She was more than just a pet. She was a member of our family. To me personally, she was also a form of therapy. Whenever I have had to come home in the past due to illness, she’d be there for me, and gave me a reason to get up in the morning. I would feed her breakfast, I’d let her out of the house when she needed to go to the toilet, and I’d take her for walks. This allowed me to get out of the house, to walk to the park and breathe in the fresh air. It was therapeutic. At times, if it hadn’t been for Bonnie, I would have struggled to recover.

I love my job. It involves caring for humans. It also involves stopping humans from becoming very sick, and can involve saving lives. However, I had always wanted to be a vet as a child. I loved animals in general, and adored dogs of any kind. I had explored the prospects of veterinary medicine and surgery as a teenager, but it soon became a pipe dream when I realised that, in fact, putting down sick animals was not something I wanted to do on a regular basis. I have so much respect for those who dedicate their lives to caring for animals. I have even more respect for the vet who put Bonnie to sleep. It was the right thing to do. My parents told me she was comfortable and at peace. It was the right time as well.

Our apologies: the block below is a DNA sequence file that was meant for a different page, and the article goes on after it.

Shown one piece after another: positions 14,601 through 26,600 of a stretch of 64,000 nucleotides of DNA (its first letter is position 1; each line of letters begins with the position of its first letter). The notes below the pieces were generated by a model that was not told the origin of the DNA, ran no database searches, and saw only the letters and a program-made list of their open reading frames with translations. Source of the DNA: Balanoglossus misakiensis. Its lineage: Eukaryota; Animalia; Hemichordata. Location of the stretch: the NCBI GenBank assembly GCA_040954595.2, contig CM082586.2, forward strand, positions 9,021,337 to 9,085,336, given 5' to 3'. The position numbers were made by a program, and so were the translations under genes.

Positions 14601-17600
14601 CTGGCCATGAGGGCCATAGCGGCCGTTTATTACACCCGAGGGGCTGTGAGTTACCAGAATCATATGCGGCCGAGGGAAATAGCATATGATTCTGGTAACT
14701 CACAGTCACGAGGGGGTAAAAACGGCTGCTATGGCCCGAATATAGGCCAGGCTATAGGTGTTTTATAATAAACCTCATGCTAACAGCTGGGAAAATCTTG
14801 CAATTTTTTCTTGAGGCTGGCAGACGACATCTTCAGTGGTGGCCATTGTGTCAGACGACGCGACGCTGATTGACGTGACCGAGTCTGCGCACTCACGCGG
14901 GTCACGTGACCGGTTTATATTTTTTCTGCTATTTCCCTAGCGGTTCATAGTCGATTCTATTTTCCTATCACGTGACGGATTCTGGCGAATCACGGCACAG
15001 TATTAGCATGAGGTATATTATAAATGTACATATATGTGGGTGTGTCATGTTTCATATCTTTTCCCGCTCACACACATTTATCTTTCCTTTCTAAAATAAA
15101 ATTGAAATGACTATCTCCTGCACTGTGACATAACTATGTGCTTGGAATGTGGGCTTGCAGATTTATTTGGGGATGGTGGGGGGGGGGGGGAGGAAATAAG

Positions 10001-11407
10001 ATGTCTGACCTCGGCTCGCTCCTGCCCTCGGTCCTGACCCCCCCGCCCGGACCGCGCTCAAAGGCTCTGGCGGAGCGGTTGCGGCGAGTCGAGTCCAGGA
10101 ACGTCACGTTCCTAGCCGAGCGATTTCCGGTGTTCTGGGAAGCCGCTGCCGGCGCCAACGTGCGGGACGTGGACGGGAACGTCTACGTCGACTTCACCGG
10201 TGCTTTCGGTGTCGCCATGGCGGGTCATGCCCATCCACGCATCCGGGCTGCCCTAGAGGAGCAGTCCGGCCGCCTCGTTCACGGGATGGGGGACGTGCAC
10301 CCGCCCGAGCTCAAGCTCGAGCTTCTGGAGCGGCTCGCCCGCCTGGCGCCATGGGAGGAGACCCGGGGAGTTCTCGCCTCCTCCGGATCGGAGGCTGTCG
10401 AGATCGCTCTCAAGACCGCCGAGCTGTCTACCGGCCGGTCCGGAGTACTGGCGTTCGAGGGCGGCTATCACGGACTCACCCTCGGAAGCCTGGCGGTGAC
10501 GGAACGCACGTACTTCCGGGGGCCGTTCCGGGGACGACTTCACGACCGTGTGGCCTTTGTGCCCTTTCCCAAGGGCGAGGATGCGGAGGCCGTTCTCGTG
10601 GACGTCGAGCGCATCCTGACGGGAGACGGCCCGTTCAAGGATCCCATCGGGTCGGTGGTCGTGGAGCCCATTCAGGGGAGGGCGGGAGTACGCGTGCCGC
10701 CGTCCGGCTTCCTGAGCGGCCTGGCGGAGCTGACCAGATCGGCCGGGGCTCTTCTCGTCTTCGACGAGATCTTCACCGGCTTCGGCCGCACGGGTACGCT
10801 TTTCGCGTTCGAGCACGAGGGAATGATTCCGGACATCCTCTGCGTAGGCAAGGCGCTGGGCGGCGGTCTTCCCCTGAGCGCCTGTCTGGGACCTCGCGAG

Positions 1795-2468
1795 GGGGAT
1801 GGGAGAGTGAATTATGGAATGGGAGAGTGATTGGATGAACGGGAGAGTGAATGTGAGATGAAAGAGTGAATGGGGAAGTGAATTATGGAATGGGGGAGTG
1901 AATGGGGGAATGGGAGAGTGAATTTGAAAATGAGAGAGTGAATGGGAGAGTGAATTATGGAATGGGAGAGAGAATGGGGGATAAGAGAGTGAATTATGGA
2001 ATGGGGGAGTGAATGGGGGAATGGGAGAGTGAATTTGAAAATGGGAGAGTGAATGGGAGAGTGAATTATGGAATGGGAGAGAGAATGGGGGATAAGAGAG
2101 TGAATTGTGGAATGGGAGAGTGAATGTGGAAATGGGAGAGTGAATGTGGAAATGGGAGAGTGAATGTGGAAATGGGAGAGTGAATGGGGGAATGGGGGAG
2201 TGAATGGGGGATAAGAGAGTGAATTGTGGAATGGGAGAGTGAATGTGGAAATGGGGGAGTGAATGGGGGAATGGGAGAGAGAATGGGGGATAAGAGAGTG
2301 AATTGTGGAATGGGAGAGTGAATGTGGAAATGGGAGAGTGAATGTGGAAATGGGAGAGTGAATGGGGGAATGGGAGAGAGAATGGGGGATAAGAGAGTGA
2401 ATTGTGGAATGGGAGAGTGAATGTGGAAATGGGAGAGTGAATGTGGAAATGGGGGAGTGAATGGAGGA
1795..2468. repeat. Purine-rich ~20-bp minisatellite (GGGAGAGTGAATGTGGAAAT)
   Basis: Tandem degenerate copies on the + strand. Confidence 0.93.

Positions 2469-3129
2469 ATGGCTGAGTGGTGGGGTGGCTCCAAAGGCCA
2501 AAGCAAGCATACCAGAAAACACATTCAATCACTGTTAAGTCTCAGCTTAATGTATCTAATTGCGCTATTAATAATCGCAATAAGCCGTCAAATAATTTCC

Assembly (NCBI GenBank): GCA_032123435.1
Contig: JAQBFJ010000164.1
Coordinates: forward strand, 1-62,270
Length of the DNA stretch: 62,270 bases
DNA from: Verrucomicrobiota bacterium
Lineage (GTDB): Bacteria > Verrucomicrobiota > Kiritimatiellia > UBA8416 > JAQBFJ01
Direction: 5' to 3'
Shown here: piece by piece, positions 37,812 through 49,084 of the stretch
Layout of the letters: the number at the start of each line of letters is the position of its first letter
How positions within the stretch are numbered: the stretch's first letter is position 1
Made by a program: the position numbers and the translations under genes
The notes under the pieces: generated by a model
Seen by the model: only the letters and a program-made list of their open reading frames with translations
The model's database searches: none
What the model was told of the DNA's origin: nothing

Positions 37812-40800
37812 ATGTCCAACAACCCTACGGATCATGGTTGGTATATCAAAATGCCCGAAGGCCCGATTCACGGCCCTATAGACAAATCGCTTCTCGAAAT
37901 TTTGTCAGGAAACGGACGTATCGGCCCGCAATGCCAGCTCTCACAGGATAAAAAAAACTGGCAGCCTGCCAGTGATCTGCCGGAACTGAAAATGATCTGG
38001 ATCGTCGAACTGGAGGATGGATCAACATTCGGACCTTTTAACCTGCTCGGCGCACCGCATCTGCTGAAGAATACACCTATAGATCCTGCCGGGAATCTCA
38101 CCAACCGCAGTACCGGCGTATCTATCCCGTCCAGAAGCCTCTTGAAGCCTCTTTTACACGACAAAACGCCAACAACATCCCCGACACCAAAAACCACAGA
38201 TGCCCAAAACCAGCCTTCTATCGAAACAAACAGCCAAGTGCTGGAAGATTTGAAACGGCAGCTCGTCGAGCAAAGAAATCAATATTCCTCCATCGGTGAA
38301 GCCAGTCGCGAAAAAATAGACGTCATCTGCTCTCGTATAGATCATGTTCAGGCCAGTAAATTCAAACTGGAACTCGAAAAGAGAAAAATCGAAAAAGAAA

Bonnie will be sorely missed and will not be forgotten. She was a kind, soft and peaceful dog who gave joy to our family and friends. She was a means to recovery when I got sick, and was a companion at the darkest of times with her light fur coat.

Published by Jimmy Pete

I work as a qualified doctor in Wales. I also live with Bipolar Affective Disorder. I love rugby, long walks and drinking coffee! I have a very loving and caring group of friends and family that look out for me in times of need. They have allowed me to progress to a point in my life where I am confident enough to talk about my mental health, which I hope in turn, allows others to open up about their issues.